"Delegation and the Logic of Location"
Abstract: Mereology tries to formally regiment the behavior or logic of the part-whole relation: many mereological theories, for example, include the claim that parthood is transitive. Formal theories of location try to capture the behavior of the location relation and its interaction with the part-whole relation. They typically include some version of the Inheritance of Location: if x is a part of y and x is located at r1 and y is located at r2, then r1 is a part of r2. In this talk I focus on the 'neglected little sibling' of the Inheritance of Location, which I dub Delegation (Gilmore 2009), (Gilmore 2013), (Gilmore and Leonard 2019). Whereas Inheritance says that a whole must 'go at least as far as any of its parts', Delegation says that a composite whole must 'go no farther than its proper parts'. After distinguishing weaker and stronger formalizations, I discuss three applications of the principle: it rules out unwanted models of the formal theory of location in Parsons (2007); it undermines one main motivation for a 'fusion first' mereology given in Kleinschmidt (2017); and it helps to repair the invalid argument for 'regionalism' in Markosian (2014).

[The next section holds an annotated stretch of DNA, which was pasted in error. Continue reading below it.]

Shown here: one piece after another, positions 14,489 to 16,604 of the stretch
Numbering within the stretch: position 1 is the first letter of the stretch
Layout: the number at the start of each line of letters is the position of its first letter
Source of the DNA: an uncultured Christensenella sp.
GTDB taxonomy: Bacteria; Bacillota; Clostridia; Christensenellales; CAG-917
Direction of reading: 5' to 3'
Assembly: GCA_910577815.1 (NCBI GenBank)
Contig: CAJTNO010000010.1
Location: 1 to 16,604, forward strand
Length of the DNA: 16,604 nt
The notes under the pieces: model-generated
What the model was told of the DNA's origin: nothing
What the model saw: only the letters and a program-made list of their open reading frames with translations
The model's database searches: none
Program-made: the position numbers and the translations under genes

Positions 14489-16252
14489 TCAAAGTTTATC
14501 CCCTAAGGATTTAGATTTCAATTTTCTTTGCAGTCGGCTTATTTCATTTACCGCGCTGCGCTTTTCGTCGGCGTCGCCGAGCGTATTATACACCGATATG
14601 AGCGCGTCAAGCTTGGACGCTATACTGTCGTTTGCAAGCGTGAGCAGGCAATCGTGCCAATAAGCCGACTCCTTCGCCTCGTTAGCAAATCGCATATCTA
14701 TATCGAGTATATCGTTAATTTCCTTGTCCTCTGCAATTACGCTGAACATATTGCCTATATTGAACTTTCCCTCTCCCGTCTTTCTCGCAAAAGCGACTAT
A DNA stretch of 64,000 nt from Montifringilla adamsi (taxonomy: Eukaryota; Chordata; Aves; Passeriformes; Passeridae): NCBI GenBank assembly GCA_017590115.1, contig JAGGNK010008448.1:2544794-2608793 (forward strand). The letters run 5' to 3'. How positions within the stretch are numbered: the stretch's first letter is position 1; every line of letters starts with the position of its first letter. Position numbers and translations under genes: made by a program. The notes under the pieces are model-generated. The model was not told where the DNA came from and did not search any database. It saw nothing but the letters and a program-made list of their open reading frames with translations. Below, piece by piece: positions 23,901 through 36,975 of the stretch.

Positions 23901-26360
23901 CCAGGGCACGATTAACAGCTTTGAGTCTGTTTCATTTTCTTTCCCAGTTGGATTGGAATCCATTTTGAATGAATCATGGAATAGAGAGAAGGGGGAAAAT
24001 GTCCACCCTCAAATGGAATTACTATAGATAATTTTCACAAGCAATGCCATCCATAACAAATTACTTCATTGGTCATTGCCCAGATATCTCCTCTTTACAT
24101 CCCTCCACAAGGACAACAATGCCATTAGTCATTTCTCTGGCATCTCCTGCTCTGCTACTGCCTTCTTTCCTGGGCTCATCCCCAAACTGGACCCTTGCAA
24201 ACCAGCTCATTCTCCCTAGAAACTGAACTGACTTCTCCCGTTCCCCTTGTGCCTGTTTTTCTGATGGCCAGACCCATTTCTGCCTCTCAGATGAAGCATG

Cody Gilmore is a Professor at UC Davis.